U.’s other daughter N. became a famous writer – married to her books; constantly in love with her cats, niece, and nephews; and caring about every relation on a distant gift-giving manner. She remembers all the important dates and never fails to send a word and a present but rarely shows up herself, always faithful to her secluded way of life.
Figure out ‘why’ you worry too much. Make a list of things that trouble you and think them over. Talk to a friend and analyze your list through thoughtful conversation. Very often when your worry is brought to the light of day it appears not as fearsome and disappears, not able to withstand the amount of reason you thrash on it.
Exercise daily to make your body stronger, it will add flexibility not only to your limbs but to your mind as well. Learn to divert your thoughts from the worrisome ideas that may possess you. Drink less caffeine to minimize some tension on your nerves, get a soothing and calming herbal tea instead. Meditate and learn to see the beauty and charm in life around, relax your body and soul.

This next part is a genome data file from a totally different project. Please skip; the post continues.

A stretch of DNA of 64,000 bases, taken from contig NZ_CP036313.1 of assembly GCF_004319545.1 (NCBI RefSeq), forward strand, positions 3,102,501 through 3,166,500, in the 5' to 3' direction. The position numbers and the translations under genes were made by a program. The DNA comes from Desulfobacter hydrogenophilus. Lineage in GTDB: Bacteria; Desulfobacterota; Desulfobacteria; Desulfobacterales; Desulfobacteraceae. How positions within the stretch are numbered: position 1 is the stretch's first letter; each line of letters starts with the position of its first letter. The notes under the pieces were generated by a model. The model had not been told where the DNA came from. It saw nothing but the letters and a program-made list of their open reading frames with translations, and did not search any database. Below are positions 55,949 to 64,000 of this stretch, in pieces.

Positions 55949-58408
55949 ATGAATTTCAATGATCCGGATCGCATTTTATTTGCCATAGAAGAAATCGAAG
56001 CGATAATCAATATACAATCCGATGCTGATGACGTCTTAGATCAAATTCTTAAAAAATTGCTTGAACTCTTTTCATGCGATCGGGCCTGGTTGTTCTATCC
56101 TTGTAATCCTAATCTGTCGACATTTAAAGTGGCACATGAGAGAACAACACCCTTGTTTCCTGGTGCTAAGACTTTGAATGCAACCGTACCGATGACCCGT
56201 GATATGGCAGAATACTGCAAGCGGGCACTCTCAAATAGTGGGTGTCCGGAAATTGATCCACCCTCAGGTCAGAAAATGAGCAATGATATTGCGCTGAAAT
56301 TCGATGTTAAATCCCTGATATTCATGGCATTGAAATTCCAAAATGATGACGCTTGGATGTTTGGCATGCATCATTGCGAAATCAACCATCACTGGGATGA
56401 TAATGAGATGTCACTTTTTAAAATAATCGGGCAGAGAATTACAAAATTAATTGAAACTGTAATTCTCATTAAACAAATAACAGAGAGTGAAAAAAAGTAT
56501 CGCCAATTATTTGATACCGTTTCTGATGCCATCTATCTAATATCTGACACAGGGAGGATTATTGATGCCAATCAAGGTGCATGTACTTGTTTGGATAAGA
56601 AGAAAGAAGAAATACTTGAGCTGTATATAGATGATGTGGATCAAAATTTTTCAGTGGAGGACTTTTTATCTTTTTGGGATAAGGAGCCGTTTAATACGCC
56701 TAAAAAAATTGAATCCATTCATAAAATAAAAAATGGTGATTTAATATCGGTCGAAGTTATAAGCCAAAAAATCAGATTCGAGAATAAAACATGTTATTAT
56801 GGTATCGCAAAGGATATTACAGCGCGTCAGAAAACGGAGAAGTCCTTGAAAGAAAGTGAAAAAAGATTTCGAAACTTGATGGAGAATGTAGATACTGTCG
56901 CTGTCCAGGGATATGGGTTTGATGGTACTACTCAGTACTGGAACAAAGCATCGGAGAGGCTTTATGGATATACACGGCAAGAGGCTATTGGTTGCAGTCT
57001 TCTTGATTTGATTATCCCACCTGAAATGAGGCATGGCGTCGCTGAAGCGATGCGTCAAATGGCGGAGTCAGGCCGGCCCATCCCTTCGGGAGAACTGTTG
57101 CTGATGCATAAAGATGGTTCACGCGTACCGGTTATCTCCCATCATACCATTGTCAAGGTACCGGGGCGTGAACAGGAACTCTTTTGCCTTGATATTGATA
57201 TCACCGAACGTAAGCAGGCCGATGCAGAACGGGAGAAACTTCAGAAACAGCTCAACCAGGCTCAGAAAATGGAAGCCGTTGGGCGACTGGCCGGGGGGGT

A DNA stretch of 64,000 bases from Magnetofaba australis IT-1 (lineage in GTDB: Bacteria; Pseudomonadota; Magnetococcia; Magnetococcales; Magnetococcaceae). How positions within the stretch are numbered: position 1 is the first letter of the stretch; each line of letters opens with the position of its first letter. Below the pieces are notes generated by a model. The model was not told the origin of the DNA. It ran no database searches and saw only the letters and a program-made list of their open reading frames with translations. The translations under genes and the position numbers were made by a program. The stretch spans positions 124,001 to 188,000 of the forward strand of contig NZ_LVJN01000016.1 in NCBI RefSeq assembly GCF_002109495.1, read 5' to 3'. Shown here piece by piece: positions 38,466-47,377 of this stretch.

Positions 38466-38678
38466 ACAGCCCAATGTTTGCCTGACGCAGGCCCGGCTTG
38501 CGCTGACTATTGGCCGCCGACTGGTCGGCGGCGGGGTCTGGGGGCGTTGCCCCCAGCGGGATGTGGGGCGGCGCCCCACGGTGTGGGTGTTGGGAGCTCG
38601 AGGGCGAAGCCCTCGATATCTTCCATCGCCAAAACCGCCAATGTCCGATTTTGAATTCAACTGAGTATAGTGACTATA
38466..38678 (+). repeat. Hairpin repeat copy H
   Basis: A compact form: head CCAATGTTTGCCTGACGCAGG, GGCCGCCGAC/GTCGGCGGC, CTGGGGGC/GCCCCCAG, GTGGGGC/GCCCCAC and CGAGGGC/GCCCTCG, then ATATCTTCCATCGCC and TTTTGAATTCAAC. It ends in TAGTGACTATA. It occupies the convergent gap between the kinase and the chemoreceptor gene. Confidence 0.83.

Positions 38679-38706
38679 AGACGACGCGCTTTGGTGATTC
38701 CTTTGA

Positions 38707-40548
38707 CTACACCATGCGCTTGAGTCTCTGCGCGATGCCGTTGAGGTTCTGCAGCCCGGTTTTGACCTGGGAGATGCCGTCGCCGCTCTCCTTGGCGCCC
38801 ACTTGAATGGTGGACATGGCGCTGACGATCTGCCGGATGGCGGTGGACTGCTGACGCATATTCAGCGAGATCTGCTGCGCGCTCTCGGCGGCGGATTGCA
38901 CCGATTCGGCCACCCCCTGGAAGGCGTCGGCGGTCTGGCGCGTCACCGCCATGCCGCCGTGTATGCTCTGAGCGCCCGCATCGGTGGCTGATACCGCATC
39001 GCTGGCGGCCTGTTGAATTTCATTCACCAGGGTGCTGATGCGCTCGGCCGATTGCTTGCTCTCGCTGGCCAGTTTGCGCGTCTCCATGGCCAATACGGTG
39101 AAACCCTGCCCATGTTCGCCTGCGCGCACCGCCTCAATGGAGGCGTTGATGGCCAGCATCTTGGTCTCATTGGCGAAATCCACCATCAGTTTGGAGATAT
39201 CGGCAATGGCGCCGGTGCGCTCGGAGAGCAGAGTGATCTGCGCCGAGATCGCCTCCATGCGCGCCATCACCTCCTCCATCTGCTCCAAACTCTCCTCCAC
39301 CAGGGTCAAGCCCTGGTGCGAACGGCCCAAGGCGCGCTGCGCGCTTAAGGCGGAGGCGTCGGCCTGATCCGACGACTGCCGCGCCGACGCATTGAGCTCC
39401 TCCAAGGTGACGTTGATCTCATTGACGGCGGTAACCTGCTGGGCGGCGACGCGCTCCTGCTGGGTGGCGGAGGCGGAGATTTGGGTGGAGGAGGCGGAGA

Never blame yourself. Be loving and caring towards your feelings. There is a solution to every problem. Get help from other people: your family, and friends – bring your worry to an end together.